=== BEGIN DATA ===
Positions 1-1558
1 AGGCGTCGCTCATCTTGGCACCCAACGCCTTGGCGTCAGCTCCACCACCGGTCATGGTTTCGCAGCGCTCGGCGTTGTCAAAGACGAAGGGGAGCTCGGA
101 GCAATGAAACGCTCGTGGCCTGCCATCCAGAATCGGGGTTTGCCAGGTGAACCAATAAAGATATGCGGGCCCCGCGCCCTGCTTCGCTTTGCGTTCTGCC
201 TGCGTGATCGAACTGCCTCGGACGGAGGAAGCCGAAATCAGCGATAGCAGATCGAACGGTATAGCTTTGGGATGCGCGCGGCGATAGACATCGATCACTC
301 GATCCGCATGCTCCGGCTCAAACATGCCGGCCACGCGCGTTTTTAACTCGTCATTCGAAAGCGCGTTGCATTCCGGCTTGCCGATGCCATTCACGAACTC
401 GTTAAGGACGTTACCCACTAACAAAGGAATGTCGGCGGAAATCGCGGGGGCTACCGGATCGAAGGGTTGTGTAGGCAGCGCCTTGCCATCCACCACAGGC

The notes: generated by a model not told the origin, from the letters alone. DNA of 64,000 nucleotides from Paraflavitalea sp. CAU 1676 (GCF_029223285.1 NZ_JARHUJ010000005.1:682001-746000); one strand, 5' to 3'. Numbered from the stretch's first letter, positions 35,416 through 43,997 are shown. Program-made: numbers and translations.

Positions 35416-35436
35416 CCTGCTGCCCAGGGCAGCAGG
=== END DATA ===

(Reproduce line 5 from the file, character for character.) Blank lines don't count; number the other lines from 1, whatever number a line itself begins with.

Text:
301 GATCCGCATGCTCCGGCTCAAACATGCCGGCCACGCGCGTTTTTAACTCGTCATTCGAAAGCGCGTTGCATTCCGGCTTGCCGATGCCATTCACGAACTC